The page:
Published in November 2006 issue of Prospect Magazine
Tuesday 10th October
I arrive in Moscow for the opening of my show “Fifty Seven Hours in the House of Culture,” a series of paintings about the Dubrovka theatre siege of 2002. The exhibition is hosted at the Andrei Sakharov Museum, a memorial to the victims of Russian totalitarianism and a beacon of free expression and human rights in contemporary Russia. After a white-knuckle drive from Domodedovo airport, I check in at the Ukraina Hotel—one of the “seven sisters,” the Stalinist classical-style monoliths scattered around central Moscow, with around a thousand rooms and 27 floors. It is the day of the journalist Anna Politkovskaya’s funeral. She tried to intercede to resolve the Dubrovka siege peacefully, and I had asked her to write an introduction for the catalogue of the London showing of “Fifty Seven Hours” earlier this year, but she declined.
Wednesday 11th October
At the Sakharov Museum I meet Elena, the English-speaking exhibition co-ordinator, and Yuri Samodurov, the museum director. Yuri attended Politkovskaya’s funeral yesterday, and is trying to organise a demonstration in protest over her murder. Two weeks earlier he had been arrested while attending a meeting about the Beslan school massacre. A founder of Memorial, the Russian human rights organisation, he is no stranger to controversy, having been prosecuted three years ago over an exhibition about religion which had “caused offence” to the Orthodox church, and was trashed by fundamentalists. The state wanted him imprisoned for two years, but a leading lawyer got him off with a fine. He tells me of the difficulty he had in finding funding for my exhibition, as the usual sponsors were unwilling to contribute to a show whose theme remains highly contentious. The British Council took four months to tell us that they would not be helping, but that may be because I am not on their list of approved artists (they refuse to give reasons). Eventually money was pledged by the director of a mobile phone company, who doesn’t want his contribution acknowledged. Yuri tells me that two television channels have been in touch to cover the show, but he has declined rather than accept what he knows will be negative coverage.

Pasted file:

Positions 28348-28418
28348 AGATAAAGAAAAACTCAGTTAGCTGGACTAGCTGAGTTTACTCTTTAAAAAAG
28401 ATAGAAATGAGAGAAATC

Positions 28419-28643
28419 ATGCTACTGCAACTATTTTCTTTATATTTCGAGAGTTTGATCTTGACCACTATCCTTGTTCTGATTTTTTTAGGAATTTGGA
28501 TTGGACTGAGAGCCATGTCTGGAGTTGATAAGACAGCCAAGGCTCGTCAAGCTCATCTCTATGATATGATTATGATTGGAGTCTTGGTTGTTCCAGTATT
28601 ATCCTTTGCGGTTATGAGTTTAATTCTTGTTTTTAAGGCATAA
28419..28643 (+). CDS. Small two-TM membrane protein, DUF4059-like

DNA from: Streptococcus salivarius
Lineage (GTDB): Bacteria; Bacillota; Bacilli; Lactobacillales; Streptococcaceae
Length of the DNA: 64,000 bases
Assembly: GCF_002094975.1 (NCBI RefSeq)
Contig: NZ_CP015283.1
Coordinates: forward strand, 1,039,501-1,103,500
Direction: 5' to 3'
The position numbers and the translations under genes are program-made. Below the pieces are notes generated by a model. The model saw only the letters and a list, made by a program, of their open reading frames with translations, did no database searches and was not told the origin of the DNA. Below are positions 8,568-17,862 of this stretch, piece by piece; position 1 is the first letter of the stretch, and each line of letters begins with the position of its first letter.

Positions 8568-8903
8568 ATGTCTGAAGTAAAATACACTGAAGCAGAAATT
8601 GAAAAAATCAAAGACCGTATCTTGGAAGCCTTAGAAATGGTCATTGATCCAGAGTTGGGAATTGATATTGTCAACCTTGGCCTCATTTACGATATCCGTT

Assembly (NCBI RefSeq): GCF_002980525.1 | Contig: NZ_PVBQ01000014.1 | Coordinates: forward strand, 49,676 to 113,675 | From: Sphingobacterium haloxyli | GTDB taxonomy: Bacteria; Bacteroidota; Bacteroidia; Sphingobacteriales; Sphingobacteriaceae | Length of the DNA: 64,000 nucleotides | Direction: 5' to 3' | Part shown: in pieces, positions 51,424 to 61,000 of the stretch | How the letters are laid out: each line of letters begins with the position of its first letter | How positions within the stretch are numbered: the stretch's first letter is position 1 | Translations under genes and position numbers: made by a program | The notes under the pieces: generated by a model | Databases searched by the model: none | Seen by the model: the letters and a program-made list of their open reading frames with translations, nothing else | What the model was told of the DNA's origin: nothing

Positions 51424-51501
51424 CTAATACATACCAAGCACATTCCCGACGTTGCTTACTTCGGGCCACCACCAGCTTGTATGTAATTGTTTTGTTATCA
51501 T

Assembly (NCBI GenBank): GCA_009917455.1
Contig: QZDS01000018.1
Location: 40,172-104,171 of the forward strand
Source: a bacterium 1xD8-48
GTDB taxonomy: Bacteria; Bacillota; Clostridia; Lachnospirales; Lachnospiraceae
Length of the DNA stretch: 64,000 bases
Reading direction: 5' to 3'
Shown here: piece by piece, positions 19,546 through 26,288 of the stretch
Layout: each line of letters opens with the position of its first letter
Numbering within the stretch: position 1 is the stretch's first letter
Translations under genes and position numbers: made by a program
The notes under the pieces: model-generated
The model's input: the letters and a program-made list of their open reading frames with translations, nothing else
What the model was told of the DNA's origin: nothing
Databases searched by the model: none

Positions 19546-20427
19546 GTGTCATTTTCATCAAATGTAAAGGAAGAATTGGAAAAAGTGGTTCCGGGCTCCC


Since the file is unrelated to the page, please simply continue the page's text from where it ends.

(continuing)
The installation is being done by Valery, Elena’s architect/designer partner. The gallery is a big converted stable/garage, the walls a riot of exposed brickwork. Valery proposes suspending the four large canvases back to back from the high ceiling at a diagonal across the space. This alarms me—we don’t hang shows like this at home. But then I think “when in Russia…” and nervously let him execute his vision—after all, he is used to working in this space. Later, the results prove suprisingly agreeable.
I walk to Red Square, which is actually not as huge as I had imagined. Splendid mixture of confection (St Basil’s), theatrical (the Kremlin Wall) and minimal (the Lenin Mausoleum). I’d always thought of Gum as a department store, but it’s actually a shopping mall, and the most exquisite one I’ve ever been in. I take the metro from Revolution Square, where magnificently sculpted bronze workers support colonnades of arches the length of the station. After witnessing the grotesque documentation from the gulags at the Sakharov Museum display this morning, the travesty of this kitsch heroic portrayal sticks in my throat.
Thursday 12th Oct